The Literary Horse: Great Modern Stories about Horses

Lilly Golden, Editor Atlantic Monthly Press $22 (303p) ISBN 978-0-87113-595-7
Distinguished mainly by readability rather than literary quality, the stories in this piebald anthology will undoubtedly appeal to horse lovers. Although Steinbeck and Kipling are included (the former with the mandatory classic, ``The Red Pony''), few other vintage authors are among the 22 represented here. The middle rank of writers have less distinguished pieces, with weak efforts from Patricia Highsmith, Beryl Markham, Saki and Topper-creator Lorne Smith, whose fantasy of a man who awakes as a horse goes on too long for the slim comic premise. Some of the best tales come from Kay Boyle, Joyce Cary, William Saroyan and John O'Hara (O'Hara's account of a drifting ostler whose livelihood is doomed by the advent of the automobile is a laconic but moving elegy). Wallace Stegner's depiction of a boy's introduction to life's realities in ``The Colt'' is reminiscent of the Steinbeck tale but stands on its own. Among stories by such contemporary writers as Gretl Ehrlich, James Salter and Elizabeth Cook-Lynn, there are two standouts: Pam Houston's ``What Shock Heard,'' a story of courtship conducted almost entirely by horseback, and ``Wild Horses,'' Rick Bass's tale of horsebreaking and broken hearts. (June)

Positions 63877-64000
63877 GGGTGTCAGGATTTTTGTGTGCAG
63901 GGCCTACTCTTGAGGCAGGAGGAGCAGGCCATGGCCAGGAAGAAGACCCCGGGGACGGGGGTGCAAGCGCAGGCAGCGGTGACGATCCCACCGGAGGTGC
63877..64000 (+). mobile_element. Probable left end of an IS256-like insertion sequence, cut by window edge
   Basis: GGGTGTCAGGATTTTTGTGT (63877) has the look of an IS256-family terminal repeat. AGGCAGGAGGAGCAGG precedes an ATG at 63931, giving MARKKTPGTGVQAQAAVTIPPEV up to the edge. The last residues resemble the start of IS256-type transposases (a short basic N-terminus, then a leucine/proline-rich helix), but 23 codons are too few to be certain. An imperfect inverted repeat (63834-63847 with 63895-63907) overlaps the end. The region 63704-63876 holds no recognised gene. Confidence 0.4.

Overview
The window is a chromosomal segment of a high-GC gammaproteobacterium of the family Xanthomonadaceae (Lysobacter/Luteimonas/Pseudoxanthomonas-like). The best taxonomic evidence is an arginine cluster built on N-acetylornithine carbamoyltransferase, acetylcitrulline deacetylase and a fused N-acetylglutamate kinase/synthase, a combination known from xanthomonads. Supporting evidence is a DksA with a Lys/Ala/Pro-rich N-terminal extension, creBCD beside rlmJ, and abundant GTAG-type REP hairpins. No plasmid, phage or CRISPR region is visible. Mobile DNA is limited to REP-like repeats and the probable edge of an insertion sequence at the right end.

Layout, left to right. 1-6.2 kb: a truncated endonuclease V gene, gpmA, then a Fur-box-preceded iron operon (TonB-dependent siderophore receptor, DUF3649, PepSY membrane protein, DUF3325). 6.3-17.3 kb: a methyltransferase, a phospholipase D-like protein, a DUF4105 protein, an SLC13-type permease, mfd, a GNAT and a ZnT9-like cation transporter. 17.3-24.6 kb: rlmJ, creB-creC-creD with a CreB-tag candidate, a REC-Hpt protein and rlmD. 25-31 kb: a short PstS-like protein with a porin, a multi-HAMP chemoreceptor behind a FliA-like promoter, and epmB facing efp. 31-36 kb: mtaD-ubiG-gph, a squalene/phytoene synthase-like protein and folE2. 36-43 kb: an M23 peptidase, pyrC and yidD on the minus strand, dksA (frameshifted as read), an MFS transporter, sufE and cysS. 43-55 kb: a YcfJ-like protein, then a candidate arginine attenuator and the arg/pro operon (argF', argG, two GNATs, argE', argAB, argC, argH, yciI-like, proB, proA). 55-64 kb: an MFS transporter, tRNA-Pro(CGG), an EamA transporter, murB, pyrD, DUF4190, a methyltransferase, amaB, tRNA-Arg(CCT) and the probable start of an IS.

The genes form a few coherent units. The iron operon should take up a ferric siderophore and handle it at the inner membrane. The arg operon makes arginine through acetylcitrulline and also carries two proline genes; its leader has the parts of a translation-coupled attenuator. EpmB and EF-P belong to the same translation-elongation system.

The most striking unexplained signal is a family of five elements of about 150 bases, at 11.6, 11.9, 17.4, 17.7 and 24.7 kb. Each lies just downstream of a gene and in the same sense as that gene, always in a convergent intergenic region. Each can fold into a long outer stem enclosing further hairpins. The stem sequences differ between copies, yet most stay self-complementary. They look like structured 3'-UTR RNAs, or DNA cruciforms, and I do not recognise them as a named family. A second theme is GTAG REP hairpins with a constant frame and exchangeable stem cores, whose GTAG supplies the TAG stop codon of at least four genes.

Reviewed on: 05/01/1995
Release date: 05/01/1995
The Best Books, Emailed Every Week
Tip Sheet!